Rebeca Grynspan was appointed by Secretary-General Ban Ki-moon to the position of UN Under-Secretary-General and UNDP Associate Administrator effective 1 February, 2010. Before joining the United Nations, Ms. Grynspan was elected Vice-President of Costa Rica from 1994 to 1998.
Rebeca Grynspan: Opening Address at the Second Conference on Measuring Human Progress
Opening Address by Rebeca Grynspan,
Associate Administrator, UNDP
Second Conference on Measuring Human Progress
4-5 March, 2013, New York
Welcome to this important event.
Everyone around the room is highly experienced in measurement: some of you are statisticians who design measures and the surveys to populate them; some of you are economists or social scientists, who interpret data and make insights about the world in which we live; and some of you are policy makers who use data to guide decision making.
As an economist and a policy maker myself, I know well the importance of measurement: information is the lifeblood of good decision making. Indicators are often the pulse of government.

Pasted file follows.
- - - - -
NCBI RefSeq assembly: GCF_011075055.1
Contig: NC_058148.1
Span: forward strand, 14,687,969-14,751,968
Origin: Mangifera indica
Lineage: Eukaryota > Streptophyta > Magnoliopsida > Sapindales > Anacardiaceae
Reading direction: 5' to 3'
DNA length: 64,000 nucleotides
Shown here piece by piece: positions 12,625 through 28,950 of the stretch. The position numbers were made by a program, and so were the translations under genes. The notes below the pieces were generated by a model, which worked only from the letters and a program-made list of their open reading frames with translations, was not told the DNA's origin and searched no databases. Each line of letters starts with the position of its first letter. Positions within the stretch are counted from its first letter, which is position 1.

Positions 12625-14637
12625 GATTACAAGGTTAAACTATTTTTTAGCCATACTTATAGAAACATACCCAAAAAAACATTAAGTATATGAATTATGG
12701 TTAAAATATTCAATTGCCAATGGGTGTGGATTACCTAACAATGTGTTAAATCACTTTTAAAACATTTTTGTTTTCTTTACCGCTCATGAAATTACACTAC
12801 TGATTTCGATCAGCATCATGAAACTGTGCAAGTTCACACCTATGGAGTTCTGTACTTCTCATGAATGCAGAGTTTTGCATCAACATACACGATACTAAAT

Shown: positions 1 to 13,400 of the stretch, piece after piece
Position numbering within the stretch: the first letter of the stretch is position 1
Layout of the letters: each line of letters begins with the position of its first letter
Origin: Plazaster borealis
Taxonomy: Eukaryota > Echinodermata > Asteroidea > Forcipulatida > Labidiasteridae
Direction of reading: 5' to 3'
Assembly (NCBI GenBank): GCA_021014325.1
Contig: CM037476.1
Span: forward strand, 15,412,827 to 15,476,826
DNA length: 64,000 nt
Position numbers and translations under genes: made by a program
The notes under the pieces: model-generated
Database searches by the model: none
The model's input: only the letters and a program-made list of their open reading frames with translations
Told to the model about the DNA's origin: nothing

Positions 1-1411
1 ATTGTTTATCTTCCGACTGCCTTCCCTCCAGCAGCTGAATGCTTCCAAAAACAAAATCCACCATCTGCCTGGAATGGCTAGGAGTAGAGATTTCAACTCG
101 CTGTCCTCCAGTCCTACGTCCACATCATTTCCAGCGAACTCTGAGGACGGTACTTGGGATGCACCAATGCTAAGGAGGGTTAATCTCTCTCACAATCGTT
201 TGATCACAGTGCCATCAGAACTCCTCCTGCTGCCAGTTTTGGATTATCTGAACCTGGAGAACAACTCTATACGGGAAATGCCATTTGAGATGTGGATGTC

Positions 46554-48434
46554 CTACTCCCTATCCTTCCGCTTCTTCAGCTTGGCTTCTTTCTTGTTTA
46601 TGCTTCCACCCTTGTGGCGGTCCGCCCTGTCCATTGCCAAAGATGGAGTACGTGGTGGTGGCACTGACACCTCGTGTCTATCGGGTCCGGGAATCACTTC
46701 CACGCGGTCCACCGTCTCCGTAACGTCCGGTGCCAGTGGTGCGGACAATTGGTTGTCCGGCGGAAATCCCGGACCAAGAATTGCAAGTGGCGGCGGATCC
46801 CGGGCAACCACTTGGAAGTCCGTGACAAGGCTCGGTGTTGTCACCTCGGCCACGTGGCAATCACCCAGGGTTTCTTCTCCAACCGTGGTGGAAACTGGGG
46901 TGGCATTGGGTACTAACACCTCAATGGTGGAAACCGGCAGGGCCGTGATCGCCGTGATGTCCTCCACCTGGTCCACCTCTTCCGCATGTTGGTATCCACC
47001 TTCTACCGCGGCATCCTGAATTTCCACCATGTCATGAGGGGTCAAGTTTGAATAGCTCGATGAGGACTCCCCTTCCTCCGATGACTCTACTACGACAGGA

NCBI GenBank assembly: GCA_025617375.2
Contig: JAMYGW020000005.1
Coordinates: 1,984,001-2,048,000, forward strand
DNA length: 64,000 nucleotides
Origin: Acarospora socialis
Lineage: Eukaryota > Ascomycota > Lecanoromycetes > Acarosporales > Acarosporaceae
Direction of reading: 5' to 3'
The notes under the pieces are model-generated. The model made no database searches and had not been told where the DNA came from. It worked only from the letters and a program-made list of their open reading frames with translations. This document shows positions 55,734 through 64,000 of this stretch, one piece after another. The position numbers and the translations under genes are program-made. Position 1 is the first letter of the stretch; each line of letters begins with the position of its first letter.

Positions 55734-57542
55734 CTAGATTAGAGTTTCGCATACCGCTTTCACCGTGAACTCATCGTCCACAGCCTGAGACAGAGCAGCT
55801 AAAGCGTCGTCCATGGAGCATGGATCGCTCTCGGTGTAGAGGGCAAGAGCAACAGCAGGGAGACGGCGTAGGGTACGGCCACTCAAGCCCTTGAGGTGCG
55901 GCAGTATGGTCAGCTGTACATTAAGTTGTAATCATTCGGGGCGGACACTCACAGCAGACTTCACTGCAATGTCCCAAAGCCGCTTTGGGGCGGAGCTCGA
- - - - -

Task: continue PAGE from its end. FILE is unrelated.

And so it follows that the way we measure progress matters very much.
Without accurate and clear information on the issues which matter most, how can an electorate judge their government and a government respond to their electorate?
Policy makers use data to track trends, identify issues needing their attention, and evaluate whether their policies are having the desired effect. So they will look at, and worry about, the indicators they have in their possession and the ones they will be judged by! But also public opinion, research and social dialogue is shaped and heavily influenced by the information produced. Citizens and civil society use data too to hold their governments to account and it is exhausting for them, and most of the time almost impossible to sustain in the long term, to produce alternative indicators to the ones of the Government.
As Joe Stiglitz, Amartya Sen and Jean-Paul Fitoussi pointed out in their seminal 2009 report on the Measurement of Economic Performance and Social Progress, what we measure reflects what we do. As soon as a society starts paying attention to a particular indicator we elevate the importance of what it is we are measuring. And so it follows that we have to be sure we are measuring the things that really matter…. And that the things that matter are being measured in the right way.
Since its introduction in 1990, the Human Development Report (HDR) has had a profound impact on the way we understand development. It has been a catalyst in the growing understanding that the basic objective of development goes well beyond economic growth. Human Development is about giving people the freedom to lead lives that they have reason to value.